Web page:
The gong show is over in Toronto. Effective municipal government returned last year to Montreal. The Jim Watson era rolls on in Ottawa.
Competence is the order of the day in Central Canada's largest three cities, as it has been in the largest cities of Western Canada for some time.
Of course, mayors get knocked about. Even Mr. Watson, who won 76.3 per cent of the vote in Ottawa, has detractors. And John Tory captured only 40 per cent of the vote in a three-candidate contest in Toronto, the message for federal politics being the very poor showing of Olivia Chow, the former New Democratic MP who did well only in and around her old federal riding.
But what runs through Ontario big-city municipal results, and those elsewhere, is the desire for competence. Vision is nice, but competence is a bottom-line demand.
What did in Doug Ford, subbing for his ill brother, Rob, was the pervasive sense that Toronto municipal politics had become a narcissistic game played by two not very competent people for their own amusement and self-satisfaction. That era is over, although the roughly one-third of the vote Mr. Ford got, mostly in the outer suburbs, suggests that crude populism still lives in certain quarters of the city.
Municipal politics counts more than is suggested by chronically low voter turnouts. Canadians are urbanites and suburbanites. Their country is vast, but the large majority of the population clusters in cities and immediate surroundings.
What happens in the big cities counts hugely for the entire country's economic development, cultural accomplishments, social integration of immigrants, innovation and overall well-being. If cities don't work, the country won't work. It's as simple as that.
You can point to various examples, but consider Montreal, where Denis Coderre has been mayor for a year. A former Liberal MP, Mr. Coderre is very much a man of the people. He communicates well and displays a common touch, but knows how to make decisions. In the space of a year, he's become very popular, after too many years of drift and institutionalized corruption in parts of the city's administration.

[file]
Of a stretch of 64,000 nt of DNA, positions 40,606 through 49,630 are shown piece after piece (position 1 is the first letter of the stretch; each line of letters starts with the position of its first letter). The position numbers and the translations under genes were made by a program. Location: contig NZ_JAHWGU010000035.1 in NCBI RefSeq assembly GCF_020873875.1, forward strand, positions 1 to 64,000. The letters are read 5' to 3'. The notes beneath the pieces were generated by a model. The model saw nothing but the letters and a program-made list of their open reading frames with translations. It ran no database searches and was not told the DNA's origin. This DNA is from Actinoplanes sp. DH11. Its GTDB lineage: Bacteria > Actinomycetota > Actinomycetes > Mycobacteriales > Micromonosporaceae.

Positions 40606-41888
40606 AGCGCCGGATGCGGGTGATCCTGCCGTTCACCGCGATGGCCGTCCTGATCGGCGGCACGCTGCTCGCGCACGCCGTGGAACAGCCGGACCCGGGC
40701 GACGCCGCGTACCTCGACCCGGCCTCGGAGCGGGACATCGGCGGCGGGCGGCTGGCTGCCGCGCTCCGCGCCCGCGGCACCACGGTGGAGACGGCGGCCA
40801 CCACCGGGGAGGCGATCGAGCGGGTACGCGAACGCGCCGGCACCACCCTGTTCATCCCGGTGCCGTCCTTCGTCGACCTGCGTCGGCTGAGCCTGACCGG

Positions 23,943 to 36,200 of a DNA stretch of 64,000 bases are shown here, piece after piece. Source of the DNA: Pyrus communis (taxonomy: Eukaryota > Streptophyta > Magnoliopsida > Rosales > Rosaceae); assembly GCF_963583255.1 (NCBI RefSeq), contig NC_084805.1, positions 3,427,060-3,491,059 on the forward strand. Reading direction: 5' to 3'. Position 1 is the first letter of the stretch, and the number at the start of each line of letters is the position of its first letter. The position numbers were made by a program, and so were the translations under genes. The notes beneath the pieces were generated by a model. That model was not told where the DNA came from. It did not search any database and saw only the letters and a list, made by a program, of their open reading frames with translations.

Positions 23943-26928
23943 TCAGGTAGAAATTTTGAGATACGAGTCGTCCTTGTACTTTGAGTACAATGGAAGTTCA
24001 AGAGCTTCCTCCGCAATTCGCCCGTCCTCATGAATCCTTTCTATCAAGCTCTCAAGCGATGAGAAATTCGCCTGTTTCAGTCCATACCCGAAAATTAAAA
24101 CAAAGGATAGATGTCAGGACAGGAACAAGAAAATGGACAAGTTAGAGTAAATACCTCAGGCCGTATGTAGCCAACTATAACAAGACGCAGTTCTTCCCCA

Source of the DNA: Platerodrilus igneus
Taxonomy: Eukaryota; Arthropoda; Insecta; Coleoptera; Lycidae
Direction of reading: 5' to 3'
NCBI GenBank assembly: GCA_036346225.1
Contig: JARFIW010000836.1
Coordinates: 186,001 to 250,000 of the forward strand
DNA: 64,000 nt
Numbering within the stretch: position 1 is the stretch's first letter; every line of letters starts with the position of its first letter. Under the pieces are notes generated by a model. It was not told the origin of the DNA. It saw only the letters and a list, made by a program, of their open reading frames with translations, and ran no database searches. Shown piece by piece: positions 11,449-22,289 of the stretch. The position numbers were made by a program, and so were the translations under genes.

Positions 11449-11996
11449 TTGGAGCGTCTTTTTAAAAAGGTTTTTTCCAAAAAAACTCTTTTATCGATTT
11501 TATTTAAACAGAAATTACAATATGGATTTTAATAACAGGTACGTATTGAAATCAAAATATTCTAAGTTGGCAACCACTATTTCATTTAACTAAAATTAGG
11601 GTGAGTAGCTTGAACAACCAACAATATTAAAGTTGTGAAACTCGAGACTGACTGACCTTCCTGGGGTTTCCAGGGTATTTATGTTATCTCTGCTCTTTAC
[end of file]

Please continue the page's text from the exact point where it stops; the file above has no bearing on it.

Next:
For decades, poor municipal government, corruption and systematic neglect by Quebec's provincial government hastened Montreal's infrastructure decline. Now, hopefully, the page is being turned, and not a moment too soon.
Toronto, too, has suffered from a dysfunctional city government and a provincial government unable to grasp the nettle of the infrastructure challenges. Now, maybe with Mr. Tory at City Hall and Ontario Premier Kathleen Wynne pledging to do something dramatic about transportation gridlock, the city can begin to catch up.
In Calgary and Edmonton, with growing populations, the infrastructure challenges are also evident, although not as clearly as in Montreal and Toronto. The mayors of B.C.'s Lower Mainland have put together a long-range transportation plan (rather miraculously for a group of elected officials), but implementation will require provincial assent and money.
Perhaps, therefore, this urban country is slowly turning more of its attention to urban needs, starting with large investments in moving people around and through urban areas. Perhaps, too, there is a dawning recognition among politicians and planners that endless urban sprawl contributes to the choking transportation problems.
Everywhere, "densification" of downtowns is the order of the day, which makes eminent sense, provided the increasing density is done properly from planning, lifestyle, transportation, and carbon emissions reductions perspectives (which hasn't been the case in central Toronto's condo-land, as one example).
Cities are on the front line of many issues that transcend their boundaries, climate change being one. Municipal governments have a host of powers – garbage, building codes, development, transit – that directly affect carbon emissions. What they do, or don't, is consequential for the country's overall record.
Similarly, how cities integrate newcomers to Canada affects the entire country's civic life and economic prospects. Thus far, the melding of so many immigrants into the Canadian mainstream has been one of the country's most significant accomplishments. It happens, overwhelmingly, in neighbourhoods, schools and other urban public places.
Various international surveys place a few Canadian cities near the top for "livability," Vancouver being the most obvious. Competent mayors, of the kind that most large Canadian cities now have, are vital players on the public stage for keeping things going in the right direction.